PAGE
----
Commission staff working document: Social situation report 2009
Arbeidsdokument lagt fram av Kommisjonen 3.2.2010
BAKGRUNN (fra Kommisjonens arbeidsdokument, engelsk utgave)
This edition of the Social Situation Report has been drawn up in the midst of the worst recession the world has experienced since the 1930s. While there are signs that the recession is now bottoming out, its social consequences – which are the main focus of this report – will take months or even years to manifest themselves fully. They will depend on a number of factors. The main social impact comes from people losing their jobs and becoming unemployed. Unemployment has already started to rise — in some countries dramatically (see Employment in Europe Report) — but it is still far from reaching its peak.
The extent to which this rise in unemployment translates into major social problems will depend on who is worst hit, for how long they are excluded from the labour market and how effective are the social safety nets. It will also depend on how earnings and benefits are adjusted and how their real value is affected by the lower inflation resulting from the recession. This report indicates the broad groups most likely to be affected by the fall in employment and the extent to which unemployed people can rely on social benefit safety nets across the EU.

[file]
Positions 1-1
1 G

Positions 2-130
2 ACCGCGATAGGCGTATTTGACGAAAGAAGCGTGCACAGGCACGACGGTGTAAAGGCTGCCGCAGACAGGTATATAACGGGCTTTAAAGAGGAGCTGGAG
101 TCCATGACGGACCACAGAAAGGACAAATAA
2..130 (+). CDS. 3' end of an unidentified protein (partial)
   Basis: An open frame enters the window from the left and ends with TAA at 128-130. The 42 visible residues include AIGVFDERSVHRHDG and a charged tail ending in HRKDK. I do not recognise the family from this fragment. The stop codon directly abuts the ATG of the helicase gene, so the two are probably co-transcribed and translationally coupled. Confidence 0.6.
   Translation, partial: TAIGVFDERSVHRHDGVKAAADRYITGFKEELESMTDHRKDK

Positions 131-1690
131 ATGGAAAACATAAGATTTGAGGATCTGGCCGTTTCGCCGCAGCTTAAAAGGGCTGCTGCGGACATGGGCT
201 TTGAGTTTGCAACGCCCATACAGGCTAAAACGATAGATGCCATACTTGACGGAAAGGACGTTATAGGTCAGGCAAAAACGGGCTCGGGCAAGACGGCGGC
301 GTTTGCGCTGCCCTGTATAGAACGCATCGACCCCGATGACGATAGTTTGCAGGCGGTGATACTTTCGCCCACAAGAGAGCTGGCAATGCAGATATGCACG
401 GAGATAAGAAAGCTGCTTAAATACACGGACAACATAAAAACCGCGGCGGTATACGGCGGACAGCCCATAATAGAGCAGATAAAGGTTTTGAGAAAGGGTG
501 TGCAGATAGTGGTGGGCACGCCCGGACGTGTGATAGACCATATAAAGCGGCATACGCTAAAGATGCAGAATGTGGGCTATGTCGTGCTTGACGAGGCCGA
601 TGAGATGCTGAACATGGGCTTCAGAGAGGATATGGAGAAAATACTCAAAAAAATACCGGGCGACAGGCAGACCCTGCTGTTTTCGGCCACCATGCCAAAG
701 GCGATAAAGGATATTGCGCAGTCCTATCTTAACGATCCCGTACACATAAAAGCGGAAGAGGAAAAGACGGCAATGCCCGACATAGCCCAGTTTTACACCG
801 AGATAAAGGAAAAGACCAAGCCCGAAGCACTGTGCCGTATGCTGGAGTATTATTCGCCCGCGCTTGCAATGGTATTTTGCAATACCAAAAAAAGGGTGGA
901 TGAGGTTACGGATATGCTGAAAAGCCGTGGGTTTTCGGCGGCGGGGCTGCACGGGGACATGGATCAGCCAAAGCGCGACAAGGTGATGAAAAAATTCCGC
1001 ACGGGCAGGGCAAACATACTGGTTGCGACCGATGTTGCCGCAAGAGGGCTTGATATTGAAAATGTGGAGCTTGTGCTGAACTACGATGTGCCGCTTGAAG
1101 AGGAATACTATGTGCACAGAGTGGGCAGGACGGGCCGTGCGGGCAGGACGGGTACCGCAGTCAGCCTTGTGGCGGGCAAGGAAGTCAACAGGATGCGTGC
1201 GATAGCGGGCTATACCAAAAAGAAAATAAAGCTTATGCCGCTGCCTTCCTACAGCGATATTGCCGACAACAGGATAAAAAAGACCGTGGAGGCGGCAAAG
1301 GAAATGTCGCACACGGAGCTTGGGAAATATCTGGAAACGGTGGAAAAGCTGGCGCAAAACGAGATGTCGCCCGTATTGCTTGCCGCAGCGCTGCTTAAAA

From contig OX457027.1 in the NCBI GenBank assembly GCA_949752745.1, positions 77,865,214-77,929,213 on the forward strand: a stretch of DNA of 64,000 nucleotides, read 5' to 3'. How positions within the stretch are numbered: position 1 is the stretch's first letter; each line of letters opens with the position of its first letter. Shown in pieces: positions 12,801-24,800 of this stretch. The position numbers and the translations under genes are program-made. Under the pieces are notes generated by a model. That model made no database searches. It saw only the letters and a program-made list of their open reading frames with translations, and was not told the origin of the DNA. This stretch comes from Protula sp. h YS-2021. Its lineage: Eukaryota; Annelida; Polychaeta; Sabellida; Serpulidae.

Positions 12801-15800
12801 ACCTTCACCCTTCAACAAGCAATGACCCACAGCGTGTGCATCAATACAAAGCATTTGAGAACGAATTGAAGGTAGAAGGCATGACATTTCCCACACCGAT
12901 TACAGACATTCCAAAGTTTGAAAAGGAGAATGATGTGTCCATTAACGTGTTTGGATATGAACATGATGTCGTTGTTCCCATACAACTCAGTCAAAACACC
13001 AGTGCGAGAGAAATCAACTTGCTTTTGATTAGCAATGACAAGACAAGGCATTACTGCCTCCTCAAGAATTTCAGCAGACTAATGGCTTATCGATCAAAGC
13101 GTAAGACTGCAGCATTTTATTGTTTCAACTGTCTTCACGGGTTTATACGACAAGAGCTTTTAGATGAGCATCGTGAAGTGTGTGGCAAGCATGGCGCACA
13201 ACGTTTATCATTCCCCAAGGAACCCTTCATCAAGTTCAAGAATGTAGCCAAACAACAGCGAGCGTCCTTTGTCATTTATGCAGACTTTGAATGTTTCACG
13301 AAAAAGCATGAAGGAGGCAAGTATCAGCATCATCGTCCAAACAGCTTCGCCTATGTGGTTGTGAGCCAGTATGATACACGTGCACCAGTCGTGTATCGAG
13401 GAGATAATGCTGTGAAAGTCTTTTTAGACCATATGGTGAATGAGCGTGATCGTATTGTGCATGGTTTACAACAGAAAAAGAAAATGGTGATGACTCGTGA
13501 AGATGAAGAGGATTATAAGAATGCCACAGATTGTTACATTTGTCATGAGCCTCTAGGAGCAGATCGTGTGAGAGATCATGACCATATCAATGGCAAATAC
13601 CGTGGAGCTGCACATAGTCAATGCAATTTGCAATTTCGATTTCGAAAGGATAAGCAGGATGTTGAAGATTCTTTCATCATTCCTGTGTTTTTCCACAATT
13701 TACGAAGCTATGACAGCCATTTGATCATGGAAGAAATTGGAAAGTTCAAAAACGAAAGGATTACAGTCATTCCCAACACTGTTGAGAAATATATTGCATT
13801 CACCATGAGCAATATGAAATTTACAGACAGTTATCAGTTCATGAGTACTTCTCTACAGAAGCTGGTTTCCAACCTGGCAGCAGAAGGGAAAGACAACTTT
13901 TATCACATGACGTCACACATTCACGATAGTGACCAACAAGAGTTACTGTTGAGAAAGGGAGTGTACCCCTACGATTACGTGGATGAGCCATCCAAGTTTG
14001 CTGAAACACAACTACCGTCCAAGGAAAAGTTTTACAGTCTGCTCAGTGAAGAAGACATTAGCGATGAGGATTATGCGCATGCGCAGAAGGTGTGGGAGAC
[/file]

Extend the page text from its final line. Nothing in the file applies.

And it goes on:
In the long term, the extent of the real social challenges will depend on how far unemployment rises and how fast it can be brought back down. One major risk would be a slow recovery caused by weak consumer demand (people have less access to borrowing and might, in any case, be reluctant to accumulate large debts again). It is also important that the social consequences of budget consolidations are closely monitored. The impact on individual households will depend on how well benefit systems protect them, notably beyond the first period of unemployment when social insurance benefits run out and they become entitled only to less generous means-tested support. All households, whether or not affected by unemployment, may be hit either by tax cuts (which will mean less government spending on education, child care, health and long-term care) or by higher taxes, social security contributions and user fees. The Social Protection Committee2 is constantly monitoring these social impacts of the recession and the policy responses in the Member States.
This report looks first at the findings of a recent survey on the social climate in the EU, showing how people across the European Union perceive the recession and the outlook for the year ahead. It then seeks to shed light on the possible social consequences of the current crisis by examining previous economic downturns, particularly the recession of the early 1990s. Finally, it focuses on housing, presenting results from a special EU-SILC module and analyzing some key housing data. After all, the financial crisis originated in the housing market and initially caused massive job losses in the construction industry.